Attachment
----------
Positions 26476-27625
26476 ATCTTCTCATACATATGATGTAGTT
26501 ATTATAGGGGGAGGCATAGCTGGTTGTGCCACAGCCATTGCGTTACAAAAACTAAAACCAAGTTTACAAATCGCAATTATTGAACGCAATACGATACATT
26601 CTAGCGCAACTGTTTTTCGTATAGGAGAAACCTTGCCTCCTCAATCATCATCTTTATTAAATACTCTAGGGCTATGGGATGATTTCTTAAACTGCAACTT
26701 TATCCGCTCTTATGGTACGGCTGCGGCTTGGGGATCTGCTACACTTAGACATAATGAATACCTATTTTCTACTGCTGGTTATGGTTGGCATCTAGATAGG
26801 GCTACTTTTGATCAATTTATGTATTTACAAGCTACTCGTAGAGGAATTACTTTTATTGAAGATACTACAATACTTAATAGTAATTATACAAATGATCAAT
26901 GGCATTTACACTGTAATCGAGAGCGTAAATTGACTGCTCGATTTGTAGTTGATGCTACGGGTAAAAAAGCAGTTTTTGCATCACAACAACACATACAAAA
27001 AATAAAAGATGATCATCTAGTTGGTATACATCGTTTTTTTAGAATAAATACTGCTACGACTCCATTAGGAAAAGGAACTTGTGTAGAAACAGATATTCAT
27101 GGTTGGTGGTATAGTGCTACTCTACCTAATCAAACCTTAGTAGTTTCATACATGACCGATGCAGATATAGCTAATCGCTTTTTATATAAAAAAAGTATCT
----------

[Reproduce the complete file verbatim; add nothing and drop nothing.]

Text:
Positions 26476-27625
26476 ATCTTCTCATACATATGATGTAGTT
26501 ATTATAGGGGGAGGCATAGCTGGTTGTGCCACAGCCATTGCGTTACAAAAACTAAAACCAAGTTTACAAATCGCAATTATTGAACGCAATACGATACATT
26601 CTAGCGCAACTGTTTTTCGTATAGGAGAAACCTTGCCTCCTCAATCATCATCTTTATTAAATACTCTAGGGCTATGGGATGATTTCTTAAACTGCAACTT
26701 TATCCGCTCTTATGGTACGGCTGCGGCTTGGGGATCTGCTACACTTAGACATAATGAATACCTATTTTCTACTGCTGGTTATGGTTGGCATCTAGATAGG
26801 GCTACTTTTGATCAATTTATGTATTTACAAGCTACTCGTAGAGGAATTACTTTTATTGAAGATACTACAATACTTAATAGTAATTATACAAATGATCAAT
26901 GGCATTTACACTGTAATCGAGAGCGTAAATTGACTGCTCGATTTGTAGTTGATGCTACGGGTAAAAAAGCAGTTTTTGCATCACAACAACACATACAAAA
27001 AATAAAAGATGATCATCTAGTTGGTATACATCGTTTTTTTAGAATAAATACTGCTACGACTCCATTAGGAAAAGGAACTTGTGTAGAAACAGATATTCAT
27101 GGTTGGTGGTATAGTGCTACTCTACCTAATCAAACCTTAGTAGTTTCATACATGACCGATGCAGATATAGCTAATCGCTTTTTATATAAAAAAAGTATCT